WASHINGTON — Monday night, many young undocumented immigrants, also known as "Dreamers," were already camping out in front of the Supreme Court ahead of Tuesday’s DACA arguments.

Deferred Action for Childhood Arrivals (DACA) is the Obama-era policy put in place to provide protections for young immigrants brought to the United States illegally by their parents. More than 700,000 "Dreamers" are shielded from deportation. They receive social security numbers, funding for college, work permits and other benefits.

The Trump administration decided to start phasing out the program in 2017. President Trump called it unlawful because it was put in place under executive order by President Obama.

Many lower courts disagreed, and several nationwide injunctions are in place to keep the program alive.

It’s now in the hands of the Supreme Court to decide.

"My mother brought us to the country for a better life," Juan Hinojos, a 21-year-old who has been in the U.S. since he was two, said. "She was fleeing an abusive relationship."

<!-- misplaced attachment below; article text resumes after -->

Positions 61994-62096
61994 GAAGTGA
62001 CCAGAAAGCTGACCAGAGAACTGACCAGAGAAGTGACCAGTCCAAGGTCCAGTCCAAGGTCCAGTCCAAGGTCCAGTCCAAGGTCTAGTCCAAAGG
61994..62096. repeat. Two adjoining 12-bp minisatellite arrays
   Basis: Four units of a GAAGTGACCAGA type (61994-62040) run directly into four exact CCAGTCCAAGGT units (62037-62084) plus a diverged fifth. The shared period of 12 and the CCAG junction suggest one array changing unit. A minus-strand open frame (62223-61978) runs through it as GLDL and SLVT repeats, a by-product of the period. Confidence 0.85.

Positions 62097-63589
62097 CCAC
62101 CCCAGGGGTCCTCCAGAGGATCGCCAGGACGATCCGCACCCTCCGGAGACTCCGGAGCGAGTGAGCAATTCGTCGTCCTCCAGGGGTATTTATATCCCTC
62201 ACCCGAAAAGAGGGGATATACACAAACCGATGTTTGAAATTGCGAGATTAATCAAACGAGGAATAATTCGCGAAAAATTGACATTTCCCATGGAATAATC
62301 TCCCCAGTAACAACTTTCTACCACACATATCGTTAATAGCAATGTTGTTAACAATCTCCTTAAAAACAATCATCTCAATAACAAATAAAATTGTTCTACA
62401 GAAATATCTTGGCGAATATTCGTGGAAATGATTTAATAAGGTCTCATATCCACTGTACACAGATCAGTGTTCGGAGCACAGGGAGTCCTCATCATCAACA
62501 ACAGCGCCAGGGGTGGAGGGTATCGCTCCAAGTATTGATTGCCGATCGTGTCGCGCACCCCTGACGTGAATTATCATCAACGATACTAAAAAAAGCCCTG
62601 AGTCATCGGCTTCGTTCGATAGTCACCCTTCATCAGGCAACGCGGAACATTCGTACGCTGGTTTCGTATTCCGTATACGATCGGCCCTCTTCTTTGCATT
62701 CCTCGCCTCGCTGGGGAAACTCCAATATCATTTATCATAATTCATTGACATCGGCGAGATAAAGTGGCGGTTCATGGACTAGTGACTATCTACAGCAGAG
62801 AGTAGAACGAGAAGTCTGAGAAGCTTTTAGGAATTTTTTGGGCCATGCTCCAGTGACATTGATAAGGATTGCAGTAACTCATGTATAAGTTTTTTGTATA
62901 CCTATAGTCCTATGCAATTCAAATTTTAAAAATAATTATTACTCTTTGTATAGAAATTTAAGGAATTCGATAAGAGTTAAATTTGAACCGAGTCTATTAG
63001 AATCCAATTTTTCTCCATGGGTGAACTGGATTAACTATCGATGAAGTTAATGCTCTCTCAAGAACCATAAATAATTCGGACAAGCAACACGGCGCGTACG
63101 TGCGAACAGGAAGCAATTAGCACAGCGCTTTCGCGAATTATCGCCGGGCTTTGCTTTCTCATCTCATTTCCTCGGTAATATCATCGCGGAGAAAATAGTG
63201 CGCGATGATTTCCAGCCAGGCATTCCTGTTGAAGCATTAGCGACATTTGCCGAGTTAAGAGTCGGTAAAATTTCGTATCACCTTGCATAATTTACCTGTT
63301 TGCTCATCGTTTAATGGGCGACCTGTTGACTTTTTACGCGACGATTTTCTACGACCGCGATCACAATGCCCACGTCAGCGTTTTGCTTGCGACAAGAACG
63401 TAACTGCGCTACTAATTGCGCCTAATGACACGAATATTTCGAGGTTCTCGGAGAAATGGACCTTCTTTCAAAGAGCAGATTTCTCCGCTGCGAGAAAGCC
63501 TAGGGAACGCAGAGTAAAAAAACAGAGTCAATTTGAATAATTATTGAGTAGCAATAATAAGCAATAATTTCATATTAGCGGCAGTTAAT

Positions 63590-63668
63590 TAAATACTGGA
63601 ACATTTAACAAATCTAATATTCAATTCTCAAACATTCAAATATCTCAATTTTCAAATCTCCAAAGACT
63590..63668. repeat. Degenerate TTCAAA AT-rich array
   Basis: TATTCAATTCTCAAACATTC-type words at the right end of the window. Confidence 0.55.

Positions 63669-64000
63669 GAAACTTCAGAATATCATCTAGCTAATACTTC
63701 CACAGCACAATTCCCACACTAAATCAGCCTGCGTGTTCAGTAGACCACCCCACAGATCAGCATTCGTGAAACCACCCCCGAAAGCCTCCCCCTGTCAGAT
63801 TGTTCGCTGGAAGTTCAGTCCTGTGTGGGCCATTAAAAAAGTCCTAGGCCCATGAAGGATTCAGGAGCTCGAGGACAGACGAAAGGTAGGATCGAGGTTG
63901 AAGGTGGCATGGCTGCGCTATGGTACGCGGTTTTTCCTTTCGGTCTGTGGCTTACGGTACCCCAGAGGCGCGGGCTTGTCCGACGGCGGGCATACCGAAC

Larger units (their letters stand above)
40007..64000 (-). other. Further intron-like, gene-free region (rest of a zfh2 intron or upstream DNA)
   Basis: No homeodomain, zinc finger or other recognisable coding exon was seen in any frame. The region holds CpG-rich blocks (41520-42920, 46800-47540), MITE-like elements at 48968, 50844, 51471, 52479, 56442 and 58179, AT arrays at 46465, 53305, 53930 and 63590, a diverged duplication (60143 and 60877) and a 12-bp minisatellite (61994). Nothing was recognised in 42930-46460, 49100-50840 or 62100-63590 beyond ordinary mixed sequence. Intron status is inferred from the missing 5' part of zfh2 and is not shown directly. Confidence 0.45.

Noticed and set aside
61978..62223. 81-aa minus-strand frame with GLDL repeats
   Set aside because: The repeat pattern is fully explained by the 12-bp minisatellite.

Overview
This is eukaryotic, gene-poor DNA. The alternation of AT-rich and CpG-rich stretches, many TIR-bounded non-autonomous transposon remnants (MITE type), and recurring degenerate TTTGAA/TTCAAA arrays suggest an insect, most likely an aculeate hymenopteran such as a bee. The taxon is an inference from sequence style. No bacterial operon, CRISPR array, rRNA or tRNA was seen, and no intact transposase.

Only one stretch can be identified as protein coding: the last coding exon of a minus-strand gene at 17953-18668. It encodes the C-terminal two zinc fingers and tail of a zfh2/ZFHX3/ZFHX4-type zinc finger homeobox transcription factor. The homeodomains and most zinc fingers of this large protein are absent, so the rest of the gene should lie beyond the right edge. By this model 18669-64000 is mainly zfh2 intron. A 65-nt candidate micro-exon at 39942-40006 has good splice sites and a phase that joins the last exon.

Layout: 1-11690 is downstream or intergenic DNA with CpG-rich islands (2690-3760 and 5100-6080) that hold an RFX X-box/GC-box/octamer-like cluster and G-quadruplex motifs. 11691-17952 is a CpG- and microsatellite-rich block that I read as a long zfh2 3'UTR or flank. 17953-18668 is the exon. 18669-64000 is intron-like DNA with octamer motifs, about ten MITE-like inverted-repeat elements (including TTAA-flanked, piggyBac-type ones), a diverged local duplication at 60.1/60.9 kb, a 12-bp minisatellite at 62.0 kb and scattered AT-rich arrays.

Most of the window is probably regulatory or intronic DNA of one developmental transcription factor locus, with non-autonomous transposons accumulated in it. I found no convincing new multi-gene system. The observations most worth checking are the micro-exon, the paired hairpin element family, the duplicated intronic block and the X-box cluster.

Hinojos was born in Mexico, and is now a senior, majoring in political science at Arizona State University. He also interns on Capitol Hill. This was all made possible by DACA, and he worries that a ruling by the justices could open the door for deportation.

"My entire life is based around this country," Hinojos said.

A D.C. woman is also worried about the outcome. Rosa Barrientos said she recalls life before DACA. Her family crossed the border with Mexico when she was four. She's now 25.

Barrientos said she felt excluded, especially while undocumented in high school.

"Everybody always asked, why can’t you get your driver’s license?" Barrientos said. "I would tell them, 'I don’t want to learn how to drive.' The reality was, I was undocumented."

She's now driving and working in D.C.

A ruling is not expected until the summer of 2020, months before election day.

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